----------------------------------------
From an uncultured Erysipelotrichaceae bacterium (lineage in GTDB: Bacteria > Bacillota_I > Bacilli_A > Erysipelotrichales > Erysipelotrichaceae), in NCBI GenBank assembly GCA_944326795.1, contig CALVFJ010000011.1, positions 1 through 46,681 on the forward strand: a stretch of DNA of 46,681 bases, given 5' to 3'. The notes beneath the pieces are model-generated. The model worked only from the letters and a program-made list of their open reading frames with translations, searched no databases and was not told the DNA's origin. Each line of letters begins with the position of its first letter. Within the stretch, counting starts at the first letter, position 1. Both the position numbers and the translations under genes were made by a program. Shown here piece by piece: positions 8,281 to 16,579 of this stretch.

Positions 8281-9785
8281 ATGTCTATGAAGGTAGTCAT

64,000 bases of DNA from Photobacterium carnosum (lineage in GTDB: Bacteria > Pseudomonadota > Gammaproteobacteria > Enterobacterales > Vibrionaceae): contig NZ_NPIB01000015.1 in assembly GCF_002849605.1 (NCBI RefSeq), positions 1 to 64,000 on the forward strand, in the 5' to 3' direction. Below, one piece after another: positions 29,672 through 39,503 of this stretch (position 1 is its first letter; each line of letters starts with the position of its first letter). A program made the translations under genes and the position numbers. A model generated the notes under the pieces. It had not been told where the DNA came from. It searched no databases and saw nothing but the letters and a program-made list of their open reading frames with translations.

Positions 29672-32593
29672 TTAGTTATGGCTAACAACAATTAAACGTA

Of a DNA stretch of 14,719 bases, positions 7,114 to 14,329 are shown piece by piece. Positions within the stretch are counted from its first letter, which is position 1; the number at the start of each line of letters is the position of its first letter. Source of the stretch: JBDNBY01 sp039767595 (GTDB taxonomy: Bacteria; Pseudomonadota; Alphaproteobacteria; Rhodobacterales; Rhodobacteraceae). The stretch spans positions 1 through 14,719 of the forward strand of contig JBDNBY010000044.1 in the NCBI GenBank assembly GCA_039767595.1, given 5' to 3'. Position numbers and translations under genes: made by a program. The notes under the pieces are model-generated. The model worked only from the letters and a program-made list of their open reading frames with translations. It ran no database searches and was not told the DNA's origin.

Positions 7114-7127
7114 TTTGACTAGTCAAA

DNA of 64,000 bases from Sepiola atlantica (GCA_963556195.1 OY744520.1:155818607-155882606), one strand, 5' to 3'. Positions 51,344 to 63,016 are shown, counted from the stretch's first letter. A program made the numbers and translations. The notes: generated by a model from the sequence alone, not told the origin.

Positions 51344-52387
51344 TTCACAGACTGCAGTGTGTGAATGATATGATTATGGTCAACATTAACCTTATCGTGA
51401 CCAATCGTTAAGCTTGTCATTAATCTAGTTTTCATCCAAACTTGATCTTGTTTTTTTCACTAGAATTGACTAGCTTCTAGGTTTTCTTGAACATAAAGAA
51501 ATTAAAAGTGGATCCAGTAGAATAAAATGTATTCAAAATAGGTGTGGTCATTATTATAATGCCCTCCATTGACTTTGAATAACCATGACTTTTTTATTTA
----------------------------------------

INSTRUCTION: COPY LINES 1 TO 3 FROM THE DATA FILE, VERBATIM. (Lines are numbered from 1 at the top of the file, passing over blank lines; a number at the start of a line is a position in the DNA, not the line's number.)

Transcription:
From an uncultured Erysipelotrichaceae bacterium (lineage in GTDB: Bacteria > Bacillota_I > Bacilli_A > Erysipelotrichales > Erysipelotrichaceae), in NCBI GenBank assembly GCA_944326795.1, contig CALVFJ010000011.1, positions 1 through 46,681 on the forward strand: a stretch of DNA of 46,681 bases, given 5' to 3'. The notes beneath the pieces are model-generated. The model worked only from the letters and a program-made list of their open reading frames with translations, searched no databases and was not told the DNA's origin. Each line of letters begins with the position of its first letter. Within the stretch, counting starts at the first letter, position 1. Both the position numbers and the translations under genes were made by a program. Shown here piece by piece: positions 8,281 to 16,579 of this stretch.

Positions 8281-9785
8281 ATGTCTATGAAGGTAGTCAT